Ben Waxman

Serious, fatal, moral flaws actually need attention

Rabbis should use their pulpits to speak out against real ills, instead of citing old lines that sound pat at best

A few post Tisha B’Av, pre-Tu B’Av thoughts.

Year after year, I listen to various rabbis from various yeshivot, various streams of thought, talk on Tisha B’Av. Every year, I am left with the feeling of “when are they going to finish already.” Rabbis who talk endlessly about sinat chinam, baseless hatred, in such a bland, meaningless way that the entire issue becomes irrelevant. Rabbis who talk about theological issues which, if we want to be truthful for a moment, have no relation or meaning to us today. Talks by people who quote this or that source with zero passion, as if they’re talking about the traffic or a new store that just opened.

Rabbis: Yes, the Shechina, the “presence of God” is gone and we have no idea what it means. However, let’s look at our society for a second. 80% of the Jewish people don’t keep Shabbat. Most people in Israel (and elsewhere) would happily not pay VAT or income tax if they had a chance. The Shechina isn’t coming back any time soon, so perhaps talking about its absence is simply a distraction.

On the other hand, I had the misfortune of listening to someone reduce the question of sinat chinam to “What, you don’t say Shabbat Shalom to people? No wonder the Temple hasn’t been rebuilt.” With all due respect, I cannot think of anything more ridiculous than to claim that the continued exile of the Jewish people is due to poor social skills; that not saying “Shabbat Shalom” is somehow equivalent to a person who did everything he could to bring about the destruction of Jerusalem, with all the death and suffering that war entailed. This reduction of real issues to such fine points is also a way to distract us from the truth.

What truth? That we have serious, fatal moral flaws in our world which we are simply failing to address.

To paraphrase something that Shaul Magid said, Tisha B’Av is not the day when we try to figure out how to be better. It is the day we when look at ourselves in the most invalidating manner possible. It is the day when each of us has the job to be a mini-navi, a small prophet. The prophets didn’t admonish us on poor manners. They screamed about the society’s corruption, about people who had no problem praying while cheating their workers, about corrupt judges and rulers, and yes, about people who chose to worship idols.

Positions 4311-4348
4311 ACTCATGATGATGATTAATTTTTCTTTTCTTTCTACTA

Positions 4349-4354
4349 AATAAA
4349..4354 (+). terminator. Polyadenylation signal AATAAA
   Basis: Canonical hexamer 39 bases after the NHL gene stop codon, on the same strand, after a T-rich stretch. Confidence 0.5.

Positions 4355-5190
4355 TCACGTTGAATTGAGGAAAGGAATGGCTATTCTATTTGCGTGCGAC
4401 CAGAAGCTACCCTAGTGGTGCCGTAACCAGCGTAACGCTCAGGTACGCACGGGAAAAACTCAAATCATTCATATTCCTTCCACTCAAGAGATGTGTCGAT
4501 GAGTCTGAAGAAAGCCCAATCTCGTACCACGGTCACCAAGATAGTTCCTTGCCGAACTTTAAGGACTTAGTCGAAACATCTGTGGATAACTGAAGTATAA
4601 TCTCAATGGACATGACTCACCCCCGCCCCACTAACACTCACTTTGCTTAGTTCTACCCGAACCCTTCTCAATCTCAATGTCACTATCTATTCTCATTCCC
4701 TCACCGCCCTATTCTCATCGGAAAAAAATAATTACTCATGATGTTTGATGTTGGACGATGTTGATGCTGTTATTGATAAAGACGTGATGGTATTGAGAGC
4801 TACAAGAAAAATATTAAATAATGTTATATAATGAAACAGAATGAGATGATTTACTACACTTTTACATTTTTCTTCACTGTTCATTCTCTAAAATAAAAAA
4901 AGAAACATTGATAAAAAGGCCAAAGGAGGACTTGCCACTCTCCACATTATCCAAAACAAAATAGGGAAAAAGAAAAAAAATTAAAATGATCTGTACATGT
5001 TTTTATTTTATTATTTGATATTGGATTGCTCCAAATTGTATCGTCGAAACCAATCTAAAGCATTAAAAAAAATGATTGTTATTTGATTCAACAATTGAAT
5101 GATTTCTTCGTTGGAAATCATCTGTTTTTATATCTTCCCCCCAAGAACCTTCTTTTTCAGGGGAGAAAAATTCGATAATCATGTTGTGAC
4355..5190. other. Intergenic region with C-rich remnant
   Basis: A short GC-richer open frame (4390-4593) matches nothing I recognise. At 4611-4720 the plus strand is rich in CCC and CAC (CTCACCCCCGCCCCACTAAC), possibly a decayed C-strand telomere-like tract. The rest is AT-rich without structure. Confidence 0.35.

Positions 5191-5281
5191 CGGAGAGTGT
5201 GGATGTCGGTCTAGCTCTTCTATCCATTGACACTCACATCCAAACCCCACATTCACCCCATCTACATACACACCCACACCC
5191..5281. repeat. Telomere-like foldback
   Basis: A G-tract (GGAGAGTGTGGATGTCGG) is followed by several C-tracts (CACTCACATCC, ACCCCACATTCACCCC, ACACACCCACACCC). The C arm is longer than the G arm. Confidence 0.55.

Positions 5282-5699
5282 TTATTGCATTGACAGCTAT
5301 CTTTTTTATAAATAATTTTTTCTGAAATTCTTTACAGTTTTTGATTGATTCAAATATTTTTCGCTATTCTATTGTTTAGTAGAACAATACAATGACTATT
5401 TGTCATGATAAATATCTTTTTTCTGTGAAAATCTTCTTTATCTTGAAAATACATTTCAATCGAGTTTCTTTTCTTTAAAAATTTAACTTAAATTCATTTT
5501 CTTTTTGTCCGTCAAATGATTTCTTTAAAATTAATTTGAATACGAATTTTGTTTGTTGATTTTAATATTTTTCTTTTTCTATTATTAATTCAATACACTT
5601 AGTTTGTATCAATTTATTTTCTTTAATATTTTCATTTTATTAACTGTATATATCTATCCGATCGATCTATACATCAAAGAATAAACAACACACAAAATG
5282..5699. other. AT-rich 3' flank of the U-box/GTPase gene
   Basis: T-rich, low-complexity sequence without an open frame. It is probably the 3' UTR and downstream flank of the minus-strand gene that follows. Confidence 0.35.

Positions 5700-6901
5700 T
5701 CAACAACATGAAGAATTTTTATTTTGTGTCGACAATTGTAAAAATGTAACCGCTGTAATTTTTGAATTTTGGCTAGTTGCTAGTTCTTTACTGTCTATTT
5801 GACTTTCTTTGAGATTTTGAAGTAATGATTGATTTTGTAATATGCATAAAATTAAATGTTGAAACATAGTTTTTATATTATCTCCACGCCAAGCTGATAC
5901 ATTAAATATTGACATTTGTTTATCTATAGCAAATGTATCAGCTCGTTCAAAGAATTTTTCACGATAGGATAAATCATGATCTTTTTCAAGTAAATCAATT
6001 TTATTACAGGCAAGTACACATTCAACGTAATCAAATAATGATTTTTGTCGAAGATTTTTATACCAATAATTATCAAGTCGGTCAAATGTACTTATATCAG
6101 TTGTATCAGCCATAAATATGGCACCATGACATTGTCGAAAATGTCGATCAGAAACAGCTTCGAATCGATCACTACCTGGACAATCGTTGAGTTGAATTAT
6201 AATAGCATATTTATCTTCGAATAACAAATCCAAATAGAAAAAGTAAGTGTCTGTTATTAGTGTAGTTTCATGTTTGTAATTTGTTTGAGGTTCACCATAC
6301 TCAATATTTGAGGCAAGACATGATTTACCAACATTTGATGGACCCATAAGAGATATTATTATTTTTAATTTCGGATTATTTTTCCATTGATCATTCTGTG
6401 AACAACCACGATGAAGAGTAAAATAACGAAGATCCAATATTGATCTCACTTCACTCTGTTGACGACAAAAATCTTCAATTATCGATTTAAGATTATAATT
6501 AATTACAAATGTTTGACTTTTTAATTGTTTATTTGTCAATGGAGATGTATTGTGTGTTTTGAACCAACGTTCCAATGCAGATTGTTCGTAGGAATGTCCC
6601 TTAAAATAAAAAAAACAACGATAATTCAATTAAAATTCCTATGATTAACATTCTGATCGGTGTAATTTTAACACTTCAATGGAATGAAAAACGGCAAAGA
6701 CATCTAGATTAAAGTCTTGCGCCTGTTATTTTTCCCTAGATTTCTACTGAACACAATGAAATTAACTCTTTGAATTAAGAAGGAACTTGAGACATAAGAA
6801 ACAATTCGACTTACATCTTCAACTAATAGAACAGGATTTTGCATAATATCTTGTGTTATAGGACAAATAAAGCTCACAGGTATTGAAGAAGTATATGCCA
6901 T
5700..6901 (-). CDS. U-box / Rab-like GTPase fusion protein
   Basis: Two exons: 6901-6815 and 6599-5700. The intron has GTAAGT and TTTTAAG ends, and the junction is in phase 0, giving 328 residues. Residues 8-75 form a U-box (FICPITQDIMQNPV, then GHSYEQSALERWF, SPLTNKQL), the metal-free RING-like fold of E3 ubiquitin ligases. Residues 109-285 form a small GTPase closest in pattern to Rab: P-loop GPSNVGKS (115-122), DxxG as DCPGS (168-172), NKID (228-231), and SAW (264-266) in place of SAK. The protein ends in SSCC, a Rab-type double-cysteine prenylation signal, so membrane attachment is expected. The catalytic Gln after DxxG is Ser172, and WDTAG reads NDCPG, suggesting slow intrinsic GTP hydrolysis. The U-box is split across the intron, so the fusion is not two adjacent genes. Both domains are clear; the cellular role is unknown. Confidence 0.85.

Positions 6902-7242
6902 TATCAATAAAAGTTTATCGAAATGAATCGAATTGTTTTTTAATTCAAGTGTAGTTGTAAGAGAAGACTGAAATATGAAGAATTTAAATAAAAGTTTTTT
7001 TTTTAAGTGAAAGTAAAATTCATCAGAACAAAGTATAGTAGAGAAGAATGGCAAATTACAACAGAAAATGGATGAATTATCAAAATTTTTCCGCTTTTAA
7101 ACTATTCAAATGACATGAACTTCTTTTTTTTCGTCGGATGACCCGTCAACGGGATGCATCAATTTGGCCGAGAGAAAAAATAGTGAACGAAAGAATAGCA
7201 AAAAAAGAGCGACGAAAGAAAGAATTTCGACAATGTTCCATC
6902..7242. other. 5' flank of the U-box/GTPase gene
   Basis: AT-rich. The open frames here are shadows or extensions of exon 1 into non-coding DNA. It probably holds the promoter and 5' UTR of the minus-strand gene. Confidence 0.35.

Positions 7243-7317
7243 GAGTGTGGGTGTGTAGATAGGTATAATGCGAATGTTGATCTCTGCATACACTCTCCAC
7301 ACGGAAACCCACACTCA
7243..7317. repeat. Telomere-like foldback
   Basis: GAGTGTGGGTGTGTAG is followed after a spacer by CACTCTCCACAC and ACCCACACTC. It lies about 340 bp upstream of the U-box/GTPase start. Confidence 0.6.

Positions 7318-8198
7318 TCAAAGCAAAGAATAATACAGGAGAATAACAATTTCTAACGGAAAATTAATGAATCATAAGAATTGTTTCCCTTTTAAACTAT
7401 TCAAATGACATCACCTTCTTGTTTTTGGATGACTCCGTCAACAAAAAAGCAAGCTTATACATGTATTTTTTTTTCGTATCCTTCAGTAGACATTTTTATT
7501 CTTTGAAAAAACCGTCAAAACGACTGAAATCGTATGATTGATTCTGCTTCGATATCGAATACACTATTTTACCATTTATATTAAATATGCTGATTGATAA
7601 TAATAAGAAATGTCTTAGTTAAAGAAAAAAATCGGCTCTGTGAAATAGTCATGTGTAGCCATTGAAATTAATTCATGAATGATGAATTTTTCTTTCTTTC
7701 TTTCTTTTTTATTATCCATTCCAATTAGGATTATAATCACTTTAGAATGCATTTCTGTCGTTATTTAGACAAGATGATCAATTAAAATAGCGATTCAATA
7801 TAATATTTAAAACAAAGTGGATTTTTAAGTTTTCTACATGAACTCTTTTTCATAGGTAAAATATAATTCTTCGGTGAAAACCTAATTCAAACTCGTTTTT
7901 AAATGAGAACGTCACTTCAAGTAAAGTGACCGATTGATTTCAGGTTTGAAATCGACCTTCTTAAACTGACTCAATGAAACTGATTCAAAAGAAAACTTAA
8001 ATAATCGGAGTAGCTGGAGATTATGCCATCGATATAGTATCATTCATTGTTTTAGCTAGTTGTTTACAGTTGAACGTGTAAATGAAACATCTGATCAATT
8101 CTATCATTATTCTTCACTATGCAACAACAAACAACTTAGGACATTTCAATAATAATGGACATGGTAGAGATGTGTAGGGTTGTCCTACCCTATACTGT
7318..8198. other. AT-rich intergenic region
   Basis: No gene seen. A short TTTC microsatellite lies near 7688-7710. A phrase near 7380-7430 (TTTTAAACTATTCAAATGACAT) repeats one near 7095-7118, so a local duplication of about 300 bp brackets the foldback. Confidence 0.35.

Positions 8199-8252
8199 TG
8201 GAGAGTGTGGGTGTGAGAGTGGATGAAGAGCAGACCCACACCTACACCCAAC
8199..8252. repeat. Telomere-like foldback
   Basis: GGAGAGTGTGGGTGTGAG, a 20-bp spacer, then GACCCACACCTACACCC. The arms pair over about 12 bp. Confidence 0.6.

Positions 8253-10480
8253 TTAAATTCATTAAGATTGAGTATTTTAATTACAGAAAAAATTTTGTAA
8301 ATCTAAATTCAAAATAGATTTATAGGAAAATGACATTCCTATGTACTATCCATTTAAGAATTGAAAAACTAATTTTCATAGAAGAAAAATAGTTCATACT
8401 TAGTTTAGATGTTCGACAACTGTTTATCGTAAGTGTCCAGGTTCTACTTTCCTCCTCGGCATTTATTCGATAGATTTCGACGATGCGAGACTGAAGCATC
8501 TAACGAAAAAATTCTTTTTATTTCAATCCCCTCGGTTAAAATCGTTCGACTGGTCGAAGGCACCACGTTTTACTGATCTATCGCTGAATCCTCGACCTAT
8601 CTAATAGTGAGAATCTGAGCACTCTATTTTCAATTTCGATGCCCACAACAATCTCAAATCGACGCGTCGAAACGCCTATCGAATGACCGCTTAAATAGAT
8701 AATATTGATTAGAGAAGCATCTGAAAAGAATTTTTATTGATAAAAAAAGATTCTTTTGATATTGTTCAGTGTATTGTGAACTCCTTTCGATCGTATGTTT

Were someone to ask me for advice on how to prepare a Tisha B’Av talk (something not likely to happen, I know) I would tell the speaker: Take out a paper and pencil. Make a list of those stories you read that left you feeling sick, which gave you the feeling of having been punched in the stomach. Whether it be:

  • a former chief rabbi now sitting in prison for corruption,
  • a rosh yeshiva awaiting his sentencing for sex crimes
  • the fact that in almost all of the major scandals to have involved Israeli political figures in the last few years, religious Jews have been major players
  • yeshiva heads who do everything they can to protect sex offenders
  • American rabbis: how many of you said the words “Lakewood fraud scandal”?
  • general Israeli society or political culture that cannot get in the least bit excited about crippled people or Holocaust survivors living in poverty, but will expend endless amounts of energy helping people expelled from their homes (that is, if they were living in certain areas in YESHA. If you had the misfortune of having your home destroyed in Tel Aviv, well, that’s your problem.)
  • people who have to  choose between food and health care
  • people who are simply unable to disagree without using the word alt-right, libtard, zionazi, leftist (for some reason, that word has become an insult in Israel), or any other word meant to kill a conversation because the other guy is obviously evil incarnate.
  • anything that hit you hard, that gave you a visceral reaction

What are people afraid of? Will your congregants yell at you if you bring these subjects up? Will people turn off the internet broadcasts and flame you on Twitter or Facebook if you say something about not paying your foreign workers a decent wage (that a worker is illegal is no excuse)? Will other rabbis accuse you of fanning political flames if you say something about rabbinic nepotism?

You don’t have to be Jeremiah or Amos to understand that having people with felony indictments against them serving on the national rabbinic council is nothing less than a complete abomination.

A couple of positive things: AlphaBeta has a wonderful children’s broadcast about sinat chinam, something everyone can watch and learn from. Arutz Meir’s “The Secret of Jerusalem” is fantastic. Both however are behind a paywall.

Wedding season is coming next week and all this will be forgotten, until the next time we turn on the TV and get punched in the stomach.

About the Author
Ben Waxman was born in the US and served as a Peace Corps volunteer. He lived in the Jerusalem area for decades and now resides in the Shomron.
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